Kai Havertz was Chelsea’s big money signing in the last summer transfer window, arriving from Bayer Leverkusen for a hefty fee in the region of £72m.
He hasn’t yet truly showcased his quality on a consistent basis at Stamford Bridge for various reasons including injuries, with Thomas Tuchel rumoured to be employed to get the best out of the youngster as well as other notable talents in the squad.
Tuchel was asked recently about Havertz and his best position, with the Blues boss stating: “In my opinion right now, between a nine and a ten is pretty much his best position.
“He has the freedom to drop, to move between the two positions, and to shift positions between a ten and nine. I feel very confident with him in high positions. I like to have him in high positions, I don’t want him to be behind the ball.
“He feels comfortable on the back of opponents and in pockets between the lines. He is like a nine when he starts his actions in the very middle of the pitch, or if he’s in a half position between a ten, nine, or as a winger. This is the space he can feel comfortable and where he can be decisive for us.”
Tuchel’s comments were very elaborate and they suggest he’s clearly thought extensively about how Havertz can be most effective.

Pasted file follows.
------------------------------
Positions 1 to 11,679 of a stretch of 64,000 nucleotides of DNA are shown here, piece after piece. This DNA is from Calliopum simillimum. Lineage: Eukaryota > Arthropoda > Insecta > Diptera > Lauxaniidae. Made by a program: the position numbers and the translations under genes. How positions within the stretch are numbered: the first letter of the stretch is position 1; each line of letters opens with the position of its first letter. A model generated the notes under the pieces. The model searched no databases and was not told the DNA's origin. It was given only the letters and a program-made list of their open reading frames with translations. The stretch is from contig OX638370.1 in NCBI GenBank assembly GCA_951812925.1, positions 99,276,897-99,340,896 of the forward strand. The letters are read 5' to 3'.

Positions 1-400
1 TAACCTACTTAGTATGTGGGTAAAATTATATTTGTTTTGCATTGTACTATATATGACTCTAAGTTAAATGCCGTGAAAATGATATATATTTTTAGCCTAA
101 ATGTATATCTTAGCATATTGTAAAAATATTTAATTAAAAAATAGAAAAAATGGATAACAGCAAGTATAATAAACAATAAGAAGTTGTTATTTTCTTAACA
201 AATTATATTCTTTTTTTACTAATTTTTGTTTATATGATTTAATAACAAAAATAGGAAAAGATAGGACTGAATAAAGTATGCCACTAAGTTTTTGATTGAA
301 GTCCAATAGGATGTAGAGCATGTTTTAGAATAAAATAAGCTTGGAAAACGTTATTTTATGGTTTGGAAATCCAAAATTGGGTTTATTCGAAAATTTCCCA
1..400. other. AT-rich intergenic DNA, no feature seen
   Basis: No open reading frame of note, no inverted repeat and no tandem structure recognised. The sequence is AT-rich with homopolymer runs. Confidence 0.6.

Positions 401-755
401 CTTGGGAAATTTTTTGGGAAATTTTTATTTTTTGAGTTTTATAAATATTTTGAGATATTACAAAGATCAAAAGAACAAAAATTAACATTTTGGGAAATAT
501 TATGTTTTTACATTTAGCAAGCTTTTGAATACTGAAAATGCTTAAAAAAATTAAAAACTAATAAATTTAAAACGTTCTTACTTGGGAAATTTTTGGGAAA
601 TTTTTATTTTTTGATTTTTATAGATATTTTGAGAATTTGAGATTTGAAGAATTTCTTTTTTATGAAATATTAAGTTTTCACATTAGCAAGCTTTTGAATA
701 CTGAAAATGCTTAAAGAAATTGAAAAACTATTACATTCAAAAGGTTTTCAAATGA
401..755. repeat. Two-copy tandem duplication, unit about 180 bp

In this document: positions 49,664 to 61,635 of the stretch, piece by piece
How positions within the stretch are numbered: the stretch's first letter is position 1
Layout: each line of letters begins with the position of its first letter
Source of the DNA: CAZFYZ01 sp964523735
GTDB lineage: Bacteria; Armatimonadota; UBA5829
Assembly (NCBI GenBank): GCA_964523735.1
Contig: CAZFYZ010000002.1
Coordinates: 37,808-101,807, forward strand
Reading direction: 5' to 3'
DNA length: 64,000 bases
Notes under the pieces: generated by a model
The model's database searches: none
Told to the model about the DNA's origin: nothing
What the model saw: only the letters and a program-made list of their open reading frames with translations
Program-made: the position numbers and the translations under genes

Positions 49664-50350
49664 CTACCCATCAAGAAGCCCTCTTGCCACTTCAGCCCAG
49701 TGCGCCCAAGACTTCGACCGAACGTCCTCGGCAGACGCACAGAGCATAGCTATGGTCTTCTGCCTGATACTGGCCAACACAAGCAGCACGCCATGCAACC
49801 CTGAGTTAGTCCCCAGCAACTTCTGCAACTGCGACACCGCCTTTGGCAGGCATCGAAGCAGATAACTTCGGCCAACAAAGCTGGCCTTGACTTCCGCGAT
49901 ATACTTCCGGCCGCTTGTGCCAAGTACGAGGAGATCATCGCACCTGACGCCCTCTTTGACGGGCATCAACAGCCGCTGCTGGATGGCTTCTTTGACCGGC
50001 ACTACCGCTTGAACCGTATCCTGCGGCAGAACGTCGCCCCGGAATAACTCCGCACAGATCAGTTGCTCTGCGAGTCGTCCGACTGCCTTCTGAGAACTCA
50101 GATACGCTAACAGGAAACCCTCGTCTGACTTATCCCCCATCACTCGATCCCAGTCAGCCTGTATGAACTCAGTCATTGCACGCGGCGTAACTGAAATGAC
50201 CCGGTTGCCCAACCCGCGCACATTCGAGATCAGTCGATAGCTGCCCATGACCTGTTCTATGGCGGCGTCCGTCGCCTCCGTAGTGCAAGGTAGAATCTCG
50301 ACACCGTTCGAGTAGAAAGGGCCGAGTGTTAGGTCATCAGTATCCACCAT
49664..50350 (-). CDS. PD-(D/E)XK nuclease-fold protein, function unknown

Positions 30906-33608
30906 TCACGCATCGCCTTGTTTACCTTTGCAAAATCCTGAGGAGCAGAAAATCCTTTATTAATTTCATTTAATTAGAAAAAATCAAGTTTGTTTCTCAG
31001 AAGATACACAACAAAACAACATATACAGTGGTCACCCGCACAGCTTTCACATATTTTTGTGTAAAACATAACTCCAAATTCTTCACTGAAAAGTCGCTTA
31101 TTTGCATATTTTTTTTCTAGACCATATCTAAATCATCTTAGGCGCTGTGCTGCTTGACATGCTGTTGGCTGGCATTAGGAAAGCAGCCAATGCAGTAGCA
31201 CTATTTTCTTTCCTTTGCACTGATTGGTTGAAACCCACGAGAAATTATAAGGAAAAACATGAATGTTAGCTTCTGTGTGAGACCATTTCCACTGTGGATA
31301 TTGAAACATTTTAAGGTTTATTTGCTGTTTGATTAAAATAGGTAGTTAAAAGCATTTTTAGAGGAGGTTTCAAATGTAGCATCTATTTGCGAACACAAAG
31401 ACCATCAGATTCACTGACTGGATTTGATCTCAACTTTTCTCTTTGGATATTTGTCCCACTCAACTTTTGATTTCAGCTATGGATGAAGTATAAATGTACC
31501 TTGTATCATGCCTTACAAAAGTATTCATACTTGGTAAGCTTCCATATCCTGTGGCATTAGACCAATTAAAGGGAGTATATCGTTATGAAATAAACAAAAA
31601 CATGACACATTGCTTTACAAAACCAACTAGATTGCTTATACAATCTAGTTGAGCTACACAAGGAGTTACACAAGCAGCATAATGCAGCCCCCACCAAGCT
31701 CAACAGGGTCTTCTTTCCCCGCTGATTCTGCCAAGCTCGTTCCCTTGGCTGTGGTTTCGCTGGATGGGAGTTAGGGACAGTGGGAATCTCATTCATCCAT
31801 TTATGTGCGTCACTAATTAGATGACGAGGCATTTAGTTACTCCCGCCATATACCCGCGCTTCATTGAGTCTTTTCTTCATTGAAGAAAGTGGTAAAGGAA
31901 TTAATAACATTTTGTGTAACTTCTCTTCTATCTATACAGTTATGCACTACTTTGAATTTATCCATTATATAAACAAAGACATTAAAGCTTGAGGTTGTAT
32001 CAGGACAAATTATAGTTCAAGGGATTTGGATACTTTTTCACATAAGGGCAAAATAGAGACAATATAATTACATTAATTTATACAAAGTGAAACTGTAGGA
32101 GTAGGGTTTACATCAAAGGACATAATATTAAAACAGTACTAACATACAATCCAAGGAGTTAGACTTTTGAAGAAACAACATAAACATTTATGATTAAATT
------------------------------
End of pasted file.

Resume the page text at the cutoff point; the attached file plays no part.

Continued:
The role that he describes sounds relatively similar to how the 21 year-old was deployed in the Bundesliga before his high-profile transfer to England, with Bayer Leverkusen head coach Peter Bosz using him as a false nine of sorts on several occasions.
He was always a versatile player at Leverkusen – playing in midfield and as a no.10 – but he thrived towards the end of his time in his homeland when he was used between two inside forwards, usually Moussa Diaby and Karim Bellarabi.
Those two players are quick and penetrative, and they tend to run in behind often, which allowed Havertz to retreat into the deeper areas between the lines that Tuchel referenced.
Chelsea have players of a similar type to Diaby and Bellarabi in the squad, especially Werner who would benefit from playing alongside Havertz on a regular basis.
Speaking about Werner recently, Tuchel said: “We know he likes to drift out to the wing between full-backs and centre-halves, so we try to bring him to these positions, he likes to play next to the guy who is the reference in the middle.”
Havertz is around 6-foot-2 and he’s stronger in the air than many would expect, meaning that he could act as that central reference that Werner desires rather than Olivier Giroud, who is now 34 years-old.
The two German talents have shown flashes in the Premier League and they have plenty of time to showcase their worth, but it seems like they would both benefit from playing in the same eleven based on their tactical preferences.
As Tuchel continues to fit the pieces of the puzzle together after around just two months in charge, combining Havertz and Werner on the field could deliver serious dividends as the business end of the campaign approaches.